del and sets proposal

Larry Bates larry.bates at vitalEsafe.com
Fri Oct 3 05:27:04 CEST 2008


Chris Hebert wrote:
> On Thu, Oct 2, 2008 at 3:20 PM, Larry Bates <larry.bates at vitalesafe.com> wrote:
>> You can do the following:
>>
>> a = [1,2,3,4,5]
>> del a[0]
>>
>> and
>>
>> a = {1:'1', 2: '2', 3: '3', 4:'4', 5:'5'}
>> del a[1]
>>
>> why doesn't it work the same for sets (particularly since sets are based on
>> a dictionary)?
>>
>> a = set([1,2,3,4,5])
>> del a[1]
> 
> Sets don't support subscripting, so if you can't go
> 'a_set[something]', why would you expect to be able to be able to
> 'del' such an expression? What would the subscription even mean
> without the 'del'? It doesn't make sense and would just be
> inconsistent.
> 
>> Yes I know that sets have a remove method (like lists), but since
>> dictionaries don't have a remove method, shouldn't sets behave like more
>> like dictionaries and less like lists?  IMHO del for sets is quite
> 
> No, sets are a datatype unto themselves. They are based on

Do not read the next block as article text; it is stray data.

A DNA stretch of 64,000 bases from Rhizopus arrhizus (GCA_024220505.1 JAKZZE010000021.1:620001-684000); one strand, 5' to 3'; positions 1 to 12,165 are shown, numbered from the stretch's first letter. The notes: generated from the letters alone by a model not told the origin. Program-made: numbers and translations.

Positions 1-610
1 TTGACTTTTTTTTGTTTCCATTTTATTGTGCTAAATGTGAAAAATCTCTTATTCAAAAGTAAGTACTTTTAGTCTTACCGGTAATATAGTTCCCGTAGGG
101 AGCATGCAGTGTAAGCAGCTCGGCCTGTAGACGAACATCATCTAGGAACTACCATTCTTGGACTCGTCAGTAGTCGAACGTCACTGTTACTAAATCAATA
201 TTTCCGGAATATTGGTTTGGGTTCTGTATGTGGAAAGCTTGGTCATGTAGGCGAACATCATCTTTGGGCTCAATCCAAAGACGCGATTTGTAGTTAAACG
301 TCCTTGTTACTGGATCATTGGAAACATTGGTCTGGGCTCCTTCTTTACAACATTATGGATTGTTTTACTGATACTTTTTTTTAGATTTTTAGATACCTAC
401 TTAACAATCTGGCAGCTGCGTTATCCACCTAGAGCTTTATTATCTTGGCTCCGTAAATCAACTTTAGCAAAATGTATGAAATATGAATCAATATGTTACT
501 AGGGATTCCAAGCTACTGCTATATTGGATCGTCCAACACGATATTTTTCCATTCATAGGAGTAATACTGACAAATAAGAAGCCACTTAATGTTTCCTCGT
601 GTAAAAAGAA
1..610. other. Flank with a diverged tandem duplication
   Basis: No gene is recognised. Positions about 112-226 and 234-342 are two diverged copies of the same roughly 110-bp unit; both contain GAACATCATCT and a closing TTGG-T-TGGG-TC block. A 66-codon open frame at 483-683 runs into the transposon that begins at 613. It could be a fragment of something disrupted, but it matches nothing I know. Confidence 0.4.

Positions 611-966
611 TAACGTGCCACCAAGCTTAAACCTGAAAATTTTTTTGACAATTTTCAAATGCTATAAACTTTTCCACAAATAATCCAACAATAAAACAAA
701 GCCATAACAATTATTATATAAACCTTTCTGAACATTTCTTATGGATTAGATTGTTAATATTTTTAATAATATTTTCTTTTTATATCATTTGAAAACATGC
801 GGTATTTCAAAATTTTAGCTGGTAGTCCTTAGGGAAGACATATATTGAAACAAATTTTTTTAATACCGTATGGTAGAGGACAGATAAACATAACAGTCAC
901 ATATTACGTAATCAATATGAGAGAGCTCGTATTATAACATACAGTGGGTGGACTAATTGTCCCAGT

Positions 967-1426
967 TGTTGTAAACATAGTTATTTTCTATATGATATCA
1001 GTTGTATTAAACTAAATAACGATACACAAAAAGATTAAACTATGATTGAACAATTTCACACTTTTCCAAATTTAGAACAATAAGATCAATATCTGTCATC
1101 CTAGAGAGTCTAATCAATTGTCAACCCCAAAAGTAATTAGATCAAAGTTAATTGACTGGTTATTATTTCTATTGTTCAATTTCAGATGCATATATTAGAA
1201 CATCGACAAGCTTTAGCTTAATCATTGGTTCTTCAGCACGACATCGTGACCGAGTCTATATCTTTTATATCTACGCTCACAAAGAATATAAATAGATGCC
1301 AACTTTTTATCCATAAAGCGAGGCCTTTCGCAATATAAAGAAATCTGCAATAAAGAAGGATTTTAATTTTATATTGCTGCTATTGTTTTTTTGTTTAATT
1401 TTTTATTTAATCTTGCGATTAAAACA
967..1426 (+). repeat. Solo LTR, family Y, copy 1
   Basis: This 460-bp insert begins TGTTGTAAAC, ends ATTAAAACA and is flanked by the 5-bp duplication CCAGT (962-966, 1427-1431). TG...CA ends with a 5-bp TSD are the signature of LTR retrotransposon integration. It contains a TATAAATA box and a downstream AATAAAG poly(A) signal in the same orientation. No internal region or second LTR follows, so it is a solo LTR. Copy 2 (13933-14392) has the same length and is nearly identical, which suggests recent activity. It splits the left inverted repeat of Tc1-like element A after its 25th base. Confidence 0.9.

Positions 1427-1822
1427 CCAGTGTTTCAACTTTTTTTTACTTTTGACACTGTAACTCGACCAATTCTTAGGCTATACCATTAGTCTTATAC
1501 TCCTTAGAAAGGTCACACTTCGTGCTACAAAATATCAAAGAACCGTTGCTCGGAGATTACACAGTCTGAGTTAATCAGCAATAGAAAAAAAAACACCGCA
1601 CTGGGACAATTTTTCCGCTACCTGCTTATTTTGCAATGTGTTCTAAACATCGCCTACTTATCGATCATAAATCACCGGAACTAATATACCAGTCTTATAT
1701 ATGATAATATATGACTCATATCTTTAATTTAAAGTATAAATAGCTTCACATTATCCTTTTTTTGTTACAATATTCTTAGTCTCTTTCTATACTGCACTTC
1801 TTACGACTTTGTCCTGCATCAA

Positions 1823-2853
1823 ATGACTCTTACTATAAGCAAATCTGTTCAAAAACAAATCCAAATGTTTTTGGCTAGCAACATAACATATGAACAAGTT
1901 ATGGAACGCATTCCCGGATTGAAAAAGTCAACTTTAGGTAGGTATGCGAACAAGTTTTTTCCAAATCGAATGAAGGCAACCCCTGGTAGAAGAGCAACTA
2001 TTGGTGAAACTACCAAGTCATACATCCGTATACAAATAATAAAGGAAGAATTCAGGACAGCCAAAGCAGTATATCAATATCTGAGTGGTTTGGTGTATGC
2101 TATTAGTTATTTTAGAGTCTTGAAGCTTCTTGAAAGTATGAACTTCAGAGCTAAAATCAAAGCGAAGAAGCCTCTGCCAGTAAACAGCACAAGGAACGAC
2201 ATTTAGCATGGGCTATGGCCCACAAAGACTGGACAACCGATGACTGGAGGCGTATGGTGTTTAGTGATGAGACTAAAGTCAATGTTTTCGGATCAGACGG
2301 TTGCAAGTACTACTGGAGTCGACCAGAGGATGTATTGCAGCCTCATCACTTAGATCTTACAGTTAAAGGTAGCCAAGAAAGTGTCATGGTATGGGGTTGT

> dictionaries internally (at least in CPython), but that's an
> implemention detail to be hidden, not emphasized.
> 
>> intuitive.  I guess it is too late to change now.
> 
> Most likely.
> 
> Cheers,
> Chris

I believe that the fact that Sets don't support indexing is an implementation 
artifact that is due to the FACT that their underlying implementation is based 
on dictionaries (a good choice in my opinion).  One could just as easily have 
implemented (but then they would not have performed so well) Sets as an ordered 
list of unique values and have provided indexing capabilities (but I can't quite 
think of a use case for such an animal right now).

I didn't mean to imply that del a[1] would delete the first thing in the set, 
but rather the item with a value of 1.  Just as when we use it on a dictionary:

del a[1]

doesn't mean delete the first dictionary entry but rather delete the entry in 
the object with a value of 1, which IMHO would be perfectly logical for a set 
(which is why I started this discussion).  There is no ambiguity because sets, 
like dictionaries, require uniqueness.

Maybe dictionaries should have had a .remove method then things would be more 
consistent?

-Larry



More information about the Python-list mailing list